Two-faced drugs fight hidden killers

by Jordan Reese
Two-faced drugs fight hidden killers
An outbreak of fungal meningitis recently killed 32 people in the United States and sickened more than 400.

(Medical Xpress)—An outbreak of fungal meningitis recently resulted in one of the worst public health disasters in recent U.S. history. Thirty-two people died and more than 400 became ill after the New England Compounding Center distributed contaminated vials of injectable steroids.

are clamoring for stricter regulation of so-called compounding pharmacies, which until now have flown under the radar of the . Of major health concern in cases like this is the nature of the infections themselves. Hiding behind the blood-brain barrier, or BBB, a concept every first-year biology or psychology student is familiar with, these infections escape direct contact with most medications and require patients to endure long and sometimes unsuccessful treatment with antibiotics.

Steven Regen, University Distinguished Professor of chemistry, is working at the forefront of efforts to treat fungal meningitis that hides behind that barrier. Regen conducts research in the field of membranes and drug delivery with Vaclav Janout, senior research scientist, and Celine Bienvenu, postdoctoral research associate, both in the department of chemistry. With funding from the National Institutes of Health, they are seeking to develop a new class of drugs that can pierce the BBB and provide effective treatment for fungal meningitis and a host of other diseases in the brain.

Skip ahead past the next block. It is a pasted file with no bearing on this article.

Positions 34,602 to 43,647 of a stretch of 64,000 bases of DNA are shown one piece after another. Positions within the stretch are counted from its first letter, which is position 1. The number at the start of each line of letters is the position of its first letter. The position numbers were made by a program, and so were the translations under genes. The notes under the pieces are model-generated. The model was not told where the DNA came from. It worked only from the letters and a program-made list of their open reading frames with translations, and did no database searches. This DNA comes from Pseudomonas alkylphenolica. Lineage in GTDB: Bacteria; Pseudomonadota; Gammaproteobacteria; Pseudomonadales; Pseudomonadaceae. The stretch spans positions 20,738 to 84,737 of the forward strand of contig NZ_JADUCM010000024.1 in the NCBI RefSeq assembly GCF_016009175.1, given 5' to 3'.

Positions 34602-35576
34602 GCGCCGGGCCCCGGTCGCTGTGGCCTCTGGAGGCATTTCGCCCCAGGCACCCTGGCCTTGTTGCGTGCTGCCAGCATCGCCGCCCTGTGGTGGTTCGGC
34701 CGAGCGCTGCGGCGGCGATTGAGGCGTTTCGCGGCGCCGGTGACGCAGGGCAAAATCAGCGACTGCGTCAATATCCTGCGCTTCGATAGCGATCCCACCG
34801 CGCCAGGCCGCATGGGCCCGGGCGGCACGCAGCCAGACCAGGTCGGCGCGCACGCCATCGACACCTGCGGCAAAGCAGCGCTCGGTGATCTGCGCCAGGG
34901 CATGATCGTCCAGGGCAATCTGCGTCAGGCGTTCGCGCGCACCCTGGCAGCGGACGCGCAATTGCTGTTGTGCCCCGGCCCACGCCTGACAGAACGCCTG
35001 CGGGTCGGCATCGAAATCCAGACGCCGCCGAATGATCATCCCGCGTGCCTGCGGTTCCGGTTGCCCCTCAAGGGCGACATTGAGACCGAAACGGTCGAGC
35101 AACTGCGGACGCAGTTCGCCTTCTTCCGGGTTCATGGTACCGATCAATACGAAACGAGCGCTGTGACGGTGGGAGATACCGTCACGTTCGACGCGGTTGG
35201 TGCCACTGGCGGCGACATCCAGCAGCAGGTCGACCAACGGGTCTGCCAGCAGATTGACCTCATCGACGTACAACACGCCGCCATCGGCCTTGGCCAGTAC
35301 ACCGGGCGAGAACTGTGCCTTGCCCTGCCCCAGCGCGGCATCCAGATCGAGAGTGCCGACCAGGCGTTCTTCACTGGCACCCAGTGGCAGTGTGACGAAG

A new paradigm for drug transport

"In a broader context," said Regen, "if we have any luck with our approach it could establish a new paradigm for the transport of many other drugs into the ."

The BBB consists of tightly packed that separate circulating blood from cerebrospinal fluid in the central nervous system. One of the greatest challenges facing is the search for drugs that can be transported across that barrier. Many classes of drugs with the potential for treating (fungal and bacterial infections, malignant tumors, neurodegenerative diseases, etc.) have minimal effectiveness because of their limited ability to cross the BBB.

Regen’s lab has developed a class of amphiphilic molecules that assume different morphological states in response to changes in microenvironment. Like an umbrella, the compounds cover an attached agent and shield it from an incompatible environment.

One example is amphotericin B (AmB), an antibiotic currently used to treat . Because AmB does not readily cross the BBB, and because it is highly toxic, its overall effectiveness is limited.

Regen's team has been asked by NIH to create a new class of AmB agents based on what Regen calls molecular umbrellas. These structures are a novel class of amphiphiles, or chemical compounds whose exteriors are both hydrophobic and hydrophilic and thus ideal for crossing hydrophobic membranes like the BBB.

Dual conformational properties

What makes molecular umbrellas valuable, says Regen, is that they may be able to carry biologically active agents across the BBB in ways that have not previously been possible.

The innovative aspects of this research lie entirely with the unique conformational and transport properties associated with molecular umbrellas. In essence, molecular umbrellas are molecules composed of two or more walls attached to a central scaffold. When immersed in an aqueous environment, a molecular umbrella favors a conformation in which the hydrophobic faces point towards one another, to shield themselves from water.